Why Restaurants are Struggling to Hire Staff Amid Mass Reopenings

Restaurants are reopening, signaling the near end of the COVID pandemic, but many of them are struggling to hire new staff. Watch below as Bloomberg food editor Kate Krader discusses how New York City restaurants are ready to reopen fully on July 1, but may be hindered by these staffing challenges.

 

Host: What are some of the anecdotal stories you’re hearing about restaurants so desperate not to miss out on that revenue, but also not wanting to risk the reputation of opening and then they don’t have the staff to support the customers?

Krader: It is such a tricky time for restaurants right now because there’s all this opportunity. Rents are low, maybe historically low right now. And so there’s all this opportunity for them, for restaurateurs to to, like, scoop up places. At the same time, though, there is such a staff shortages. There is across many industries. But restaurants, you know, when especially for New York city, when everything shut down last year, so many people left and unemployment benefits continue to be very attractive for them. They don’t have to work. Restaurant work is hard if you’ve ever done it. It’s not you know, there are more appealing jobs out there for a lot of people. And then there are markets like the Hamptons that seem like they’re going to be big money this summer. So they’re like, “why will I stay and work in an empty midtown when I can go to the Hamptons and make a lot of money”?

Host: Interesting so it’s not I have also a lot of the staff of gone to the other areas. I mean, this migration south, as many have said, when rents were so high, people just decided they don’t want to come back to the big city.

Krader: I’m a real New Yorker. So I hate to I hate to have to admit it. But, yeah, you know, it’s not always easy to live in New York and prices are high. And the jobs weren’t there last year. And so a lot of people left and now they don’t have a lot of incentive to come back. And certainly there is a lot of reports of people going to the Hamptons. At the same time, we are working on a story about how the Hamptons is reporting a shortage in labor. So look out for that story.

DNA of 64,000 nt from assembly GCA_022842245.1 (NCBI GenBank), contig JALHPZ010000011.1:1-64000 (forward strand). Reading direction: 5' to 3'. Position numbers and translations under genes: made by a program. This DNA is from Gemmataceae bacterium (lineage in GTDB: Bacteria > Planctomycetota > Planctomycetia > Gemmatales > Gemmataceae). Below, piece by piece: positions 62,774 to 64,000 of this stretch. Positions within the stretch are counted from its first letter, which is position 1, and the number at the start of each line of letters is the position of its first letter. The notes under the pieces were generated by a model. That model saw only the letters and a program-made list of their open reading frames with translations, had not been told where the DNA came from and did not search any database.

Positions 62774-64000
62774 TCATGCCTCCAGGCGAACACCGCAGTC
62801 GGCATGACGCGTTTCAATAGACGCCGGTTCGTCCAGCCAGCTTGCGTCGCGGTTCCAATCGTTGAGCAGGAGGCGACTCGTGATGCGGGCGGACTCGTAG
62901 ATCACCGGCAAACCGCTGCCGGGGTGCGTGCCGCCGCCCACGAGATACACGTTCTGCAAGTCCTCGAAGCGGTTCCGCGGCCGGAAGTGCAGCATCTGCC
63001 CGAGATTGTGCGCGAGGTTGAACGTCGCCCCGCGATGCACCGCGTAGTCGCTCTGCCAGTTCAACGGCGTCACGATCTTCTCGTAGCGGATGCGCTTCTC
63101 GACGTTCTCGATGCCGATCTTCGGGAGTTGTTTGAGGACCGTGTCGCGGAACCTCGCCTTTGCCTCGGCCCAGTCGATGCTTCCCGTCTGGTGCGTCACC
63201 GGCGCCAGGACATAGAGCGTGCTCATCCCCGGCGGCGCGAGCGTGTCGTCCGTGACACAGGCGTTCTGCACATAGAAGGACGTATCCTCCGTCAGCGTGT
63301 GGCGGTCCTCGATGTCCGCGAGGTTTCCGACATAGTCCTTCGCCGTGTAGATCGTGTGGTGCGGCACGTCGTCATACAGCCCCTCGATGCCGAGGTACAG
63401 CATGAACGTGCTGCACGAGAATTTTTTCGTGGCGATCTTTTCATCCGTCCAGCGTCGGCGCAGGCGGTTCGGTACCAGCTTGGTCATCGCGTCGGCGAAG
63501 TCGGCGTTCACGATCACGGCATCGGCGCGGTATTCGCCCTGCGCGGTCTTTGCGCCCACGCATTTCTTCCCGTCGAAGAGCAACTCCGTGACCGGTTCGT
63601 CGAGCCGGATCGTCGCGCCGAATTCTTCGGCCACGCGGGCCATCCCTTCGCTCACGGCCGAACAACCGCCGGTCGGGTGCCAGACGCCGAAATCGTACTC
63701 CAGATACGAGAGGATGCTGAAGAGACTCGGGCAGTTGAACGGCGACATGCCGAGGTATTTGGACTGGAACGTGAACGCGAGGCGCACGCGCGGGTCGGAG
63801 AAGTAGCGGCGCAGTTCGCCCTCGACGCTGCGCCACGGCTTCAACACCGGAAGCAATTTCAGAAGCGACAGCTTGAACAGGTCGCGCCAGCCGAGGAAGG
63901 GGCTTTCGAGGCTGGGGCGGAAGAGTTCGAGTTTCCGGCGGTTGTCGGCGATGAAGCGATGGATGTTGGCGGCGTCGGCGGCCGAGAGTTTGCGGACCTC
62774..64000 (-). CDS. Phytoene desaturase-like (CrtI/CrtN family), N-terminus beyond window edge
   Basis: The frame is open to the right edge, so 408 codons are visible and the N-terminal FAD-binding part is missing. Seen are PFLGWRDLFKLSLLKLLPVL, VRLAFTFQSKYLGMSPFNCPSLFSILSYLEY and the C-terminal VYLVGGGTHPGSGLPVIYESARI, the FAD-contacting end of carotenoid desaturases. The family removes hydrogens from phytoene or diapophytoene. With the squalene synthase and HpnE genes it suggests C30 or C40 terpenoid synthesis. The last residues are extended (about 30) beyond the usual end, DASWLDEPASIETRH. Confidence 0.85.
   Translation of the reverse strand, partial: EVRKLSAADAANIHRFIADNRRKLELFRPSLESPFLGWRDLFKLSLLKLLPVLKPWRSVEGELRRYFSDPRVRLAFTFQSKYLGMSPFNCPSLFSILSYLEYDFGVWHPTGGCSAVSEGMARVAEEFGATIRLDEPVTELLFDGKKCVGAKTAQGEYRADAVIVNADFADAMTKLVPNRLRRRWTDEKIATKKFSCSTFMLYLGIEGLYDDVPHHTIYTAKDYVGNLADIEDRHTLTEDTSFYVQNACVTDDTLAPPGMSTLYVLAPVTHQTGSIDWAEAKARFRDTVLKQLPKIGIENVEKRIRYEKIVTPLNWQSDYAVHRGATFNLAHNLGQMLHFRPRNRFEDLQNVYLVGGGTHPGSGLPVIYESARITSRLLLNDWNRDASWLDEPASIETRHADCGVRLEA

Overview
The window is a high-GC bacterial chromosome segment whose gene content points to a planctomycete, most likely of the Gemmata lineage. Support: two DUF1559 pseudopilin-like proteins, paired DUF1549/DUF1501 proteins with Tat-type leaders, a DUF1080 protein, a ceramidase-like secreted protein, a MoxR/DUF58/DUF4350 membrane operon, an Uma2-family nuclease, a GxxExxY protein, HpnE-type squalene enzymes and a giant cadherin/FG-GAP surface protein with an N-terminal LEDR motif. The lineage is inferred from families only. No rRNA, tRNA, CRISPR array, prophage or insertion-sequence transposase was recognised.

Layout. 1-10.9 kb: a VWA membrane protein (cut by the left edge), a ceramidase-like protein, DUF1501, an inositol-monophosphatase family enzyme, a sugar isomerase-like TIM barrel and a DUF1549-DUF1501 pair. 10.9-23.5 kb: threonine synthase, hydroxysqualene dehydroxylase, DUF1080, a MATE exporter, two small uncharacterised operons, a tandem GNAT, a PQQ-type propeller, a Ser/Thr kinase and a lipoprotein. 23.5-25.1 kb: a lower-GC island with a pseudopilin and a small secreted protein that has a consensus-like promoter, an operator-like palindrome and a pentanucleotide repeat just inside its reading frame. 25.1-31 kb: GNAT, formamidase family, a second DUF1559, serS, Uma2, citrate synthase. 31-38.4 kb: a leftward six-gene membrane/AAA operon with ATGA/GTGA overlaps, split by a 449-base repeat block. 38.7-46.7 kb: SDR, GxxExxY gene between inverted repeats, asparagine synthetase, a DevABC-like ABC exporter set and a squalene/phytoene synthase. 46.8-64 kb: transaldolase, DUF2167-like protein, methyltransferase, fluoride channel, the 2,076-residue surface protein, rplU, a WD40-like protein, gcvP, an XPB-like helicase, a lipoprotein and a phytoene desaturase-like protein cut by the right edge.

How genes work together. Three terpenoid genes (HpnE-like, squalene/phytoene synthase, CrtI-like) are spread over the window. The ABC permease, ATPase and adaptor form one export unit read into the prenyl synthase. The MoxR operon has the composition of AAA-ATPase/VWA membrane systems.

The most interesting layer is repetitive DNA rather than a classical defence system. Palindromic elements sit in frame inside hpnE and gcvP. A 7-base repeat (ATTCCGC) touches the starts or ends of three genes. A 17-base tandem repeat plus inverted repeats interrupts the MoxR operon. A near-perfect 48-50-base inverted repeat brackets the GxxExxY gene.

Host: I think you rightly point out some of the unemployment benefits we push forward to jobs day on Friday as we think about this recovery. You do hear anecdotally from some small businesses that it is hard to compete with some of those unemployment benefits. You know, what are you hearing about? Are you making more money with some of those benefits? What is the incentive them to really get back to work?

Krader: It’s hard. It’s really hard to make a case to go back to work when benefits are good. People are making hundreds of dollars a week with unemployment. And then other industries. Amazon has been peeling off workers from the restaurant business. And we’re also hearing anecdotally about the cannabis industry, the green economy becoming an attractive place for restaurant workers. If you’re a chef and you can make edibles, there’s a hospitality aspect to it, too. So it’s I like to say restaurants are getting squeezed from a lot of different quarters in terms of labor.

Host: I want to end on a high note, though, New York City will reopen 100% on July 1st. Where are you most excited about seeing at full capacity going and sitting at the favorite bar stool that you always had.

Krader: I love that question. And you know what? Actually, Cuomo just announced that starting next week we can go to 75% in New York city, which is great. So I am going to say right now, Balthazar, which is a seminal New York restaurant, and Keith McNally, if you follow him on Instagram, has posted some gorgeous pictures of people dancing in the aisles. And he described the first day’s reopening there, like VE day, just the feeling of joy that you get. So I love that question.

*Bloomberg contributed to this content

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